The TLR family protein RP105/MD-1 complex: A new player in obesity and adipose tissue inflammation

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Abstract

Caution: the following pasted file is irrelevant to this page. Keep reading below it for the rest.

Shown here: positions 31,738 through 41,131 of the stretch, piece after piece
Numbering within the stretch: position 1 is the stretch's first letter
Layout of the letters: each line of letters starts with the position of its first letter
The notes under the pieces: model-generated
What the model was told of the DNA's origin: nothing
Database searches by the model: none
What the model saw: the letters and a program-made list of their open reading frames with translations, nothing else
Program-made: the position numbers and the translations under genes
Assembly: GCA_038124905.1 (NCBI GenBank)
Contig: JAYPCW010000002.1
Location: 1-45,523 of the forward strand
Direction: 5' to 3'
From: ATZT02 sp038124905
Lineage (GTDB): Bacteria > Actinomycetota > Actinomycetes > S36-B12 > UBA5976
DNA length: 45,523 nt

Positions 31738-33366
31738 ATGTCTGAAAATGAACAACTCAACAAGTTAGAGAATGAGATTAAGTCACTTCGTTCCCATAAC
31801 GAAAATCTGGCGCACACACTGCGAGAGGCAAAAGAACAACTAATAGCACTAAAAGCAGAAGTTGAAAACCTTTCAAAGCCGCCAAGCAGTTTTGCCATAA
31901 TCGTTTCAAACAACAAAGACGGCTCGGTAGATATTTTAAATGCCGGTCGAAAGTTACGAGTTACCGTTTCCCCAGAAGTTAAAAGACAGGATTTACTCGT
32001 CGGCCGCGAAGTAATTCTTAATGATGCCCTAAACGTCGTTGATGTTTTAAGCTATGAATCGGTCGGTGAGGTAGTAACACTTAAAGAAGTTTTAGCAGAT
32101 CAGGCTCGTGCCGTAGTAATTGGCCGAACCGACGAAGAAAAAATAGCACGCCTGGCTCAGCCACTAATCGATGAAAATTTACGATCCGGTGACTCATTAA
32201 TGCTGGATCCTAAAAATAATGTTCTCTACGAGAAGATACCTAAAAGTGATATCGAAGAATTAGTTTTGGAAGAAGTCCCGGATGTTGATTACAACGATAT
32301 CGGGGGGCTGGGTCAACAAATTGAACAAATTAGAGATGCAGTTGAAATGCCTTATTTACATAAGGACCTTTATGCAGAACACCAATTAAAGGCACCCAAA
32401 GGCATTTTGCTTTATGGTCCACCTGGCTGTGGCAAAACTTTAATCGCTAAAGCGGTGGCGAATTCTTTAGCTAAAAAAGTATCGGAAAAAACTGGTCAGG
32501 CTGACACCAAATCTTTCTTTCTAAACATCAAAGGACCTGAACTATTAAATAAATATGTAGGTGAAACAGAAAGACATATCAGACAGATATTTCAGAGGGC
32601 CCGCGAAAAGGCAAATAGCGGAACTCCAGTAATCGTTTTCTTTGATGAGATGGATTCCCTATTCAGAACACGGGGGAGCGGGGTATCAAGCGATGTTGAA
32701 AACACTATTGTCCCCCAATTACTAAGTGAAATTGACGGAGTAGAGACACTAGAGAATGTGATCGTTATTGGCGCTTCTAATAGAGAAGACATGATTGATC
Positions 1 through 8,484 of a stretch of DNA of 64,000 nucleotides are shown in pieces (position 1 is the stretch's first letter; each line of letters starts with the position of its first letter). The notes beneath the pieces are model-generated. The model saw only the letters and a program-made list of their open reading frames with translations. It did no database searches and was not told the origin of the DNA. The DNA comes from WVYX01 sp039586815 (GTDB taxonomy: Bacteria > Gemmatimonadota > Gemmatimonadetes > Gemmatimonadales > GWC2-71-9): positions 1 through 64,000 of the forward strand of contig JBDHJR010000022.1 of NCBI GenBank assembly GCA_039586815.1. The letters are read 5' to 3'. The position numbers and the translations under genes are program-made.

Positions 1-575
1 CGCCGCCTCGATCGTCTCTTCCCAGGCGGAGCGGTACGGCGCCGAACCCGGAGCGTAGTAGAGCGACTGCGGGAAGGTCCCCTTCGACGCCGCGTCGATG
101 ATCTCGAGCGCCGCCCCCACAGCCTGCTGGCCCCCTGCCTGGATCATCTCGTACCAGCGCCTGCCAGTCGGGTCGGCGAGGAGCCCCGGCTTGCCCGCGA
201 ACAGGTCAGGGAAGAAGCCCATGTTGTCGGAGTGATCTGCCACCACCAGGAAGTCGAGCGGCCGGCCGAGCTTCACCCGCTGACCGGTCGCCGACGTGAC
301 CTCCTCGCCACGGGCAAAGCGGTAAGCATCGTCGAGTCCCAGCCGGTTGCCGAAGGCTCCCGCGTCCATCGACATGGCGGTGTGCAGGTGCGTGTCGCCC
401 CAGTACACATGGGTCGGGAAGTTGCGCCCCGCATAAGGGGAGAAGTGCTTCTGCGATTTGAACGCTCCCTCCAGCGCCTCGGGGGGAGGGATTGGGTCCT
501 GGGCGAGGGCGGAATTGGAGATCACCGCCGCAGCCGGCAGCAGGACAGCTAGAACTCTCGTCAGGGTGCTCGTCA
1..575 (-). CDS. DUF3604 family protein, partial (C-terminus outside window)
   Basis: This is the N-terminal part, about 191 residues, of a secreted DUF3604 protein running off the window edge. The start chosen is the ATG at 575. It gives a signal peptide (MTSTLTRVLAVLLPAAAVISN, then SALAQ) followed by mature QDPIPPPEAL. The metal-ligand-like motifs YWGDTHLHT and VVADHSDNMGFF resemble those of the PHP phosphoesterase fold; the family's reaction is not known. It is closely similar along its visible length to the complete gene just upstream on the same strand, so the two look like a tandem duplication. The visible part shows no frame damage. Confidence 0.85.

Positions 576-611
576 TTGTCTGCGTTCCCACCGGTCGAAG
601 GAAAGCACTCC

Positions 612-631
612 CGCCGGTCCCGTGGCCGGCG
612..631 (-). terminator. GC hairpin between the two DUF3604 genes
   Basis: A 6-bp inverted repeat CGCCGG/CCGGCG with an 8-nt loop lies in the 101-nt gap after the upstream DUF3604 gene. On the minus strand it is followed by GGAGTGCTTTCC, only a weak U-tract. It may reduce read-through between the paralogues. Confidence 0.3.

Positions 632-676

The radioprotective 105 (RP105)/MD-1 complex is a member of the Toll-like receptor (TLR) family of proteins. We have previously reported that this complex cooperates with the essential lipopolysaccharide (LPS) receptor TLR4/MD-2 complex and plays a crucial role in LPS responses by B cells. Recent evidences suggest that TLRs can also recognize endogenous ligands and promote non-infectious chronic inflammation. For instance, TLR4/MD-2 can be ligated by adipose tissue-derived saturated free fatty acids (FAs) and induce adipose tissue inflammation and insulin resistance. Recently, we reported that RP105 knockout (KO) or MD-1 KO mice have less high-fat diet (HFD)-induced obesity, adipose tissue inflammation and insulin resistance than wild-type (WT) or TLR4 KO mice. As RP105/MD-1 is not involved in recognition of palmitic and stearic acids, which are endogenous ligands for TLR4/MD-2, we conclude that RP105/MD-1 is itself a key regulator of diet-induced chronic inflammation in adipose tissue, obesity and insulin resistance that appears to be independent of the TLR4-dependent pathway. In this mini-review, we will highlight the significance of the RP105/MD-1 complex in adipose tissue inflammation and discuss implications for human diseases.

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